“One has the impression, reading The Flaneur, of having fallen into the hands of a highly distractible, somewhat eccentric poet and professor who is determined to show you a Paris you wouldn’t otherwise see…Edmund White tells such a good story that I’m ready to listen to anything he wants to talk about.”–New York Times Book Review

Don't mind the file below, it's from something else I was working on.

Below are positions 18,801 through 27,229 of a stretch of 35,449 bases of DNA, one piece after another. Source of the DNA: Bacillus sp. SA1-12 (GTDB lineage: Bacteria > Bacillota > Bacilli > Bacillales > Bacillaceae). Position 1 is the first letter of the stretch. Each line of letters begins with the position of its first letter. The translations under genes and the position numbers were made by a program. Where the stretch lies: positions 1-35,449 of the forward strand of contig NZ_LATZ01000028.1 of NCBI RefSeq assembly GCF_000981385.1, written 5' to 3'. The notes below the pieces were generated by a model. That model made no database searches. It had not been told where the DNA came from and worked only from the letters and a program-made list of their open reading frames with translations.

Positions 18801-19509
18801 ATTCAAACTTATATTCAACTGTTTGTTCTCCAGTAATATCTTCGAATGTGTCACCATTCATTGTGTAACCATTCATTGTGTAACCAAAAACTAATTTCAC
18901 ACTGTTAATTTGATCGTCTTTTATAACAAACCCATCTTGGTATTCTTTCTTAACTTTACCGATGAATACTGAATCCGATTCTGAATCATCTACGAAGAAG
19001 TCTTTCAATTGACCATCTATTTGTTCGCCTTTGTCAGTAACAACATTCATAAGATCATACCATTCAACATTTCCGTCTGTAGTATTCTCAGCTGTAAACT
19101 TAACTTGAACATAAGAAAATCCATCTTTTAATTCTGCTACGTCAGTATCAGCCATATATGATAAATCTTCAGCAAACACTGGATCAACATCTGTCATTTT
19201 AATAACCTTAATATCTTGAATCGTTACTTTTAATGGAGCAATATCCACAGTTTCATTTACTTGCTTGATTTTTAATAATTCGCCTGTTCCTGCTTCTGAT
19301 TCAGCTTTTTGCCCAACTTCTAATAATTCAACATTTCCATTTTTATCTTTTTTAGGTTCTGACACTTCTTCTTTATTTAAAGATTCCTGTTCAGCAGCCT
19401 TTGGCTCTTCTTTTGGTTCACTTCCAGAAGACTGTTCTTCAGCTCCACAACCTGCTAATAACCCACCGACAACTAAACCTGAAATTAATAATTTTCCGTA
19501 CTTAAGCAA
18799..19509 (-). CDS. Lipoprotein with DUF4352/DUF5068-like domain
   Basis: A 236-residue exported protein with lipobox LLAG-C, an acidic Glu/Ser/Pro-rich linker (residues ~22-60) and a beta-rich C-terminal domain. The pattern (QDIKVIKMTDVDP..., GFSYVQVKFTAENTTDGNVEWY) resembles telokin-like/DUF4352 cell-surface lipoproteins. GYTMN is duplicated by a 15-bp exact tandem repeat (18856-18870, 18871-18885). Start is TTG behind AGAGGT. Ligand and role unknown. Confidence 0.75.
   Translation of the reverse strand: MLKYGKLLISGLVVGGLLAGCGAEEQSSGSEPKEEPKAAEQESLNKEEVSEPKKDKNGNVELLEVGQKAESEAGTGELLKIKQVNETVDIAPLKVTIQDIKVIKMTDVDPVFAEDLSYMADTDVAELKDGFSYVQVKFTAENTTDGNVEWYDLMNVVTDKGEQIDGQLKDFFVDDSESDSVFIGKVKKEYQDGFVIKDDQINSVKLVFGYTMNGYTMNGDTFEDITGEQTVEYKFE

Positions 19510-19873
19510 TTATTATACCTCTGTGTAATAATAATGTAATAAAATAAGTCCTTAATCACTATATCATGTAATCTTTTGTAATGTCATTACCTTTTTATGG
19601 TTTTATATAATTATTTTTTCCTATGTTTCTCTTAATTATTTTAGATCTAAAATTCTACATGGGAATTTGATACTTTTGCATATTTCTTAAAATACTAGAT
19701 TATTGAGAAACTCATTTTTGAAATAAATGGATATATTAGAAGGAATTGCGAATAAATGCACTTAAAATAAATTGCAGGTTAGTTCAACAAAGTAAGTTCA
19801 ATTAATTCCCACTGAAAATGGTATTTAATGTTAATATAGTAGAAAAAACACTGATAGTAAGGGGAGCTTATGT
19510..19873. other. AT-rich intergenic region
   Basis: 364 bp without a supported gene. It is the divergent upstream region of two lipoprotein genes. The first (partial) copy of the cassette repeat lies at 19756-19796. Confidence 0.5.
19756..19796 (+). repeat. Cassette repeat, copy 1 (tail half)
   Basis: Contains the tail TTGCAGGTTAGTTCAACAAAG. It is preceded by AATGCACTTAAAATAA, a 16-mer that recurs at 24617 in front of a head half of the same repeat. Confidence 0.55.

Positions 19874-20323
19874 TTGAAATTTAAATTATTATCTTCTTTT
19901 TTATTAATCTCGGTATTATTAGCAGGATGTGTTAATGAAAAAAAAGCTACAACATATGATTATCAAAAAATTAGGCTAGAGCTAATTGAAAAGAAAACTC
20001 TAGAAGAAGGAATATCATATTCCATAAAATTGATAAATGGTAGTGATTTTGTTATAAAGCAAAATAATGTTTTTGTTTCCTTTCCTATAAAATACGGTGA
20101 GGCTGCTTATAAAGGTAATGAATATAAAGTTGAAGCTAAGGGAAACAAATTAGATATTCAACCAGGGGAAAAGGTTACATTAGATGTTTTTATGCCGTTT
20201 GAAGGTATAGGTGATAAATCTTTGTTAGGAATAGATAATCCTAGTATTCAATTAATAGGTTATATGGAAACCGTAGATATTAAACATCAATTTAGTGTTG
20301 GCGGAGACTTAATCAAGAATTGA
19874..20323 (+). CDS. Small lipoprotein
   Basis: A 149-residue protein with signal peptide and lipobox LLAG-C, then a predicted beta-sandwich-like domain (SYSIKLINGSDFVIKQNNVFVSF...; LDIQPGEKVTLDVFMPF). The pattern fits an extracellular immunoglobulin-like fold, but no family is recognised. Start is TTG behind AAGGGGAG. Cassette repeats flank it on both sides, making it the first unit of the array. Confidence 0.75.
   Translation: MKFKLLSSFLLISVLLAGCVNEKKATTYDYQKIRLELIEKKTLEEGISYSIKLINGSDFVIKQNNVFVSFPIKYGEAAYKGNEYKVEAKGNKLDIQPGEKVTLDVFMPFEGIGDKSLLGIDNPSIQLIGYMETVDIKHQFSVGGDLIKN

A flaneur is a stroller, a loiterer, someone who ambles through city streets in search of adventure and fulfillment. Edmund White, who lived in Paris for sixteen years, wanders through the streets and avenues and along the quays, into parts of Paris virtually unknown to visitors and indeed to many Parisians. In the hands of the learned White, a walk through Paris is both a tour of its lush, sometimes prurient history and an evocation of the city’s spirit. The Flaneur leads us to bookshops and boutiques, monuments and palaces, giving us a glimpse into the inner human drama. Along the way we learn everything from the latest debates among French lawmakers to the juicy details of Colette’s life.